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Visteon: editorial comment
London Socialist Party meeting held in support of the Visteon workers (April 2009) with convenors from Visteon Basildon and Enfield, Rob Williams and Brian Denny, photo Paul Mattsson
The hard-nosed Visteon bosses thought that they could just summarily close 'their' factories, throwing workers out on to the streets, with measly 'compensation'. But, as Frank Jepson's gripping and inspiring account shows, they have been prevented from doing this by the marvellous action of the Visteon workers, backed up by widespread solidarity from the rest of the working class.
There is no doubt that, compared to what was offered at the beginning, the settlement is a considerable achievement on the part of these workers. Mass pressure has compelled the bosses to offer more reasonable redundancy terms than they originally intended. Unfortunately the factories have not been saved. If the workers' suggestion that they be nationalised and kept open through alternative production had been adopted, they could have been.
Instead many of these workers will now add to the remorseless rise in unemployment in Britain, which could leapfrog to three million, or even to 3.6 million by the end of next year. It is against this background that the opposition to closure of the factories, felt by all Visteon workers, is particularly keenly felt in Belfast. Northern Ireland already has the outlines of a desperate rise in unemployment.
Some of those who were made redundant may get jobs later - although this is a remote prospect for many. It is also likely that these jobs will be much lower paid.
And there is the loss of skills, which will go with the redundancies. Following the collapse of MG Rover in 2005, the Work Foundation reported that two-thirds of those who found jobs suffered swingeing cuts in pay, with the average loss being £5,640. That was before the recession which will worsen the situation.
There is also the unresolved issue of the workers' pension rights. It is not ruled out that the bosses could try to renege on the pensions. This must be met with firm opposition from the trade unions.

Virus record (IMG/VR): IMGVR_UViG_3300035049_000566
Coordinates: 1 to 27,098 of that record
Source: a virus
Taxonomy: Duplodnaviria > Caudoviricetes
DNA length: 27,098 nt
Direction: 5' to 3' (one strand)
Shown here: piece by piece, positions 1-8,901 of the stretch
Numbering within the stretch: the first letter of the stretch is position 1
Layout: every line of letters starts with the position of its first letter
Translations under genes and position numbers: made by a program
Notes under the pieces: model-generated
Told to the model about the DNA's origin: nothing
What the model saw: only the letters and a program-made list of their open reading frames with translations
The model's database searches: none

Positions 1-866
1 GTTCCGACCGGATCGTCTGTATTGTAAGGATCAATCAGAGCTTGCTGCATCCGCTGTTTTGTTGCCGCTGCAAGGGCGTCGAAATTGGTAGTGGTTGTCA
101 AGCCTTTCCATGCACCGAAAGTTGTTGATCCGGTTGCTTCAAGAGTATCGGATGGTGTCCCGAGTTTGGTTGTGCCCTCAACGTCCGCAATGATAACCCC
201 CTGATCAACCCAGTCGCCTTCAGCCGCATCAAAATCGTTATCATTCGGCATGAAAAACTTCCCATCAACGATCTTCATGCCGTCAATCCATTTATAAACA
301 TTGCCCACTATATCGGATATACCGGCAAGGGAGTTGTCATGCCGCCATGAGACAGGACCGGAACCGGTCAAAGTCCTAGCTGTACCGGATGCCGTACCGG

But the lesson of this dispute is that the Visteon workers would have received next to nothing without determined class action, including occupations of their factories, for a time in the case of Enfield and Basildon, and throughout the dispute in the case of Belfast.
Benchmark for struggles
Moreover, as Frank Jepson indicates, the initiative to occupy did not come from the trade union officials, but from the workers themselves. These workers have now set a benchmark for all similar struggles in Britain. They have 'learned to speak French', adopting the militancy of the French workers. This lesson will not be lost on other workers who will face similar attacks in the next period.
This victory must be built on in the struggle against the mass redundancies that loom. The starting point must be opposition to all redundancies and defence of every job. A key part must be the building of the Youth Fight for Jobs campaign among the young people who will be among the first on the dole queues.
But fundamentally, the defensive, and offensive, struggles of the coming period must be linked to the fight for socialist change in society to replace the rule of the dictatorial bosses with a socialist planned economy.
In The Socialist 5 May 2009:
Defend victimised trade unionist
No 2 EU - Yes to Democracy
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